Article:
Measuring tools used:

  • Digital vernier caliper
  • Whidden headspace gauge – measures from cartridge base to shoulder datum. Very similar to Hornady Lock-N-Load headspace gauge
  • Sinclair concentrity tool
  • RCBS digital scale
  • Mangetospeed V2 choronograph

Results

We repeatedly fired the case 15 times at which point the primer pocket loosened to the point that the case was no longer usable. This was confirmed by the ease of which the primer could be seated and the fact that a new primer could be dislodged using a decapping pin and finger force. It is important to note that we started the test with a fresh case – we did NOT use the case that we utilized for load development.

The fact that the Alpha case could achieve a given velocity with less powder indicates that it may have less internal volume than Lapua. On average, the Alpha cases were 8.37 grains heavier than the Lapua cases which is another indicator that the Alpha cases have less volume. As mentioned earlier in this article, we did not have a reliable method to measure internal volume. The fact we used a different primer (CCI BR-2 vs CCI 450) could have been a contributing factor as well.

There was cratering of the primer that we normally observe even with mild loads shot in factory Remington 700 actions. The primer had very slight flattening but the radiused edge was maintained. There was no evidence of gas leakage.

Case after 15 firings

As we didn’t anneal we had to periodically adjust the sizing die to maintain shoulder setback due to spring back of the work hardened brass. After 15 firings the neck did not split.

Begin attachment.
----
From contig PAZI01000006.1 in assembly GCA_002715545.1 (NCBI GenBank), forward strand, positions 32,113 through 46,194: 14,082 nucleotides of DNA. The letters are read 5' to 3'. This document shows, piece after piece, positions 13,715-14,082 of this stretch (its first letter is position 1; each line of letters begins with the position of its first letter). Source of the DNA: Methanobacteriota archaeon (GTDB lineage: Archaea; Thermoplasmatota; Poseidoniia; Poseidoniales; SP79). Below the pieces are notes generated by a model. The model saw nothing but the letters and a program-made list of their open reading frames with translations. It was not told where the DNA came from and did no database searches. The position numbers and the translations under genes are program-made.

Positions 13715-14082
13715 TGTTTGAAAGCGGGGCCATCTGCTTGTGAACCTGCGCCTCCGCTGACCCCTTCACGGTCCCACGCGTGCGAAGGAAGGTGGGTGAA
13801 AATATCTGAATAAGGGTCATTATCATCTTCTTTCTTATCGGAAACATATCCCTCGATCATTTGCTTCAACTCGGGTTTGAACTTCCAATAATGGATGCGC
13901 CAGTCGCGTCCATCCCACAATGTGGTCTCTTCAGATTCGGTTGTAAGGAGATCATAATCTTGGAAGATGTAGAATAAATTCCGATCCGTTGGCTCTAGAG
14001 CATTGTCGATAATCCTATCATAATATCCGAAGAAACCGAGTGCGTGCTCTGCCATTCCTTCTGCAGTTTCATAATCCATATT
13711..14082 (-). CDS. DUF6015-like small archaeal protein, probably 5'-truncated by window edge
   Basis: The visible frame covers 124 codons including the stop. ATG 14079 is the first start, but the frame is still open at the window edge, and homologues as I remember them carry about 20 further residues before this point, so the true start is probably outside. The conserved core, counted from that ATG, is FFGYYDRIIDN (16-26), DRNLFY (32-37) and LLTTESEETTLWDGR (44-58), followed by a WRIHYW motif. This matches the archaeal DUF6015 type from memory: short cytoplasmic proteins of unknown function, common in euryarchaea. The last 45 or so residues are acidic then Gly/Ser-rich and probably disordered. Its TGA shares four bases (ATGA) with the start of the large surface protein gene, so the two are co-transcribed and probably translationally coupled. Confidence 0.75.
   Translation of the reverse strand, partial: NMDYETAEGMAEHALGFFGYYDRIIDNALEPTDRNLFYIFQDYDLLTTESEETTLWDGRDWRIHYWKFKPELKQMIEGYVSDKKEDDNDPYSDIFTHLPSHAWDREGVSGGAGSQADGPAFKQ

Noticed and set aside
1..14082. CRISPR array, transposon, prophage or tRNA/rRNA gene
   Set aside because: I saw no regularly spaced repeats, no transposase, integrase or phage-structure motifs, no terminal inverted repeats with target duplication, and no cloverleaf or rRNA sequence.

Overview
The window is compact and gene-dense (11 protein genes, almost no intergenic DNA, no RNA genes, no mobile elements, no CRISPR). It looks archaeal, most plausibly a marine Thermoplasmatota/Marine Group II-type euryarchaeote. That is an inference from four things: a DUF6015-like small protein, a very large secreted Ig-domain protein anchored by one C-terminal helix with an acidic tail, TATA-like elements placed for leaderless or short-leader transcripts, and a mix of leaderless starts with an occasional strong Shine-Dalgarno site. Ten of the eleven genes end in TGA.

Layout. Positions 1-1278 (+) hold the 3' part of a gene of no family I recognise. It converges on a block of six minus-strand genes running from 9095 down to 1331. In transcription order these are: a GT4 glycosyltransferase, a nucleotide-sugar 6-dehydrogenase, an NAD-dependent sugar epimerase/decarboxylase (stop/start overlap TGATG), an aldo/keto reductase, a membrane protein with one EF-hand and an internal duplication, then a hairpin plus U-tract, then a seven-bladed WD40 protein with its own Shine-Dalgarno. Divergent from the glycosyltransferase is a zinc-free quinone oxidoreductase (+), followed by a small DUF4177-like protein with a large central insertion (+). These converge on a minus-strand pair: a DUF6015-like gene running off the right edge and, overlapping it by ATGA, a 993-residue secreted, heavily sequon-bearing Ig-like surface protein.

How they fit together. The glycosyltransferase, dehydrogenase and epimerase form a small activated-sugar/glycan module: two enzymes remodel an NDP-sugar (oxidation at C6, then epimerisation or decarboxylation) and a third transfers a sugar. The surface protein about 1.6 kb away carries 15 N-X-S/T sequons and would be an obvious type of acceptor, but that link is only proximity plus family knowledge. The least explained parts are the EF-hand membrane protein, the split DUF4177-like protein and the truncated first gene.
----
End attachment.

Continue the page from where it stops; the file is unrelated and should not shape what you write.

We achieved an average muzzle velocity of 2,872 fps. This is a very respectable speed for a 140 grain bullet.

We measured weight, base to shoulder datum, neck runout, and overall length of 31 randomly selected cases:

Weight (Grains) Base to Shoulder Datum (Inches) Neck Total Indicator Runout (.001 Inches) Case Overall Length (Inches)
Mean 173.84 1.5170 1.197 1.9127
Median 173.80 1.5170 1.000 1.9120
Min 173.20 1.5160 0.200 1.9105
Max 174.50 1.5185 2.000 1.9250
Extreme  Spread 1.30 0.0025 1.800 0.0145
Std Deviation 0.36 0.0005 0.625 0.0024

Conclusion

Our hypothesis was confirmed. The level of durability exhibited Alpha Munitions exceeds what reloaders have reported from other brands of 6.5 Creedmoor cases that utilize a large primer pocket (typically 6-8 reloads before the primer pockets come loose). Alpha Munitions has addressed a main concern of those wishing to reload the 6.5 Creedmoor cartridge – poor case life.

We also believe that shooters might be able to safely push their bullets significantly faster than they typically could with less durable 6.5 Creedmoor cases. This hypothesis will have to be confirmed through more detailed testing and field experience.

The measurements we took of 31 randomly selected cases indicate a high degree of manufacturing consistency. It is generally accepted that potential accuracy and manufacturing consistency are positively correlated. Base to shoulder datum measurements were exceptionally consistent and better than what we saw with Lapua. Compared to Lapua, Alpha Munitions exhibited more variation in weight, neck runout, and overall case length but these differences were slight. One could reasonably argue that these differences would not have any impact on accuracy considering that a reloader will be resizing and trimming their cases.

The fact that any given lot of Alpha Munitions brass uses the same tooling to ensure consistent internal volume is an intriguing one. We’re not aware of any other manufacturer that does this. Once we find a convenient and consistent way to measure internal volume, we will perform some additional testing.

Overall, Alpha Munitions is providing a very durable case that is limited only by the use of a large rifle primer – we would encourage Alpha to explore the use of a small rifle primer. Their manufacturing methods give them a degree of agility that larger manufacturers do not have. As such, we would encourage them to manufacture cases such as 6SLR that require forming of a parent cartridge (.243 Winchester). Naturally, we would encourage them to offer these cases with small rifle primer pockets.

You can learn more at Alpha Munitions.

Editor: Ed Mobley (ed@65guys.com)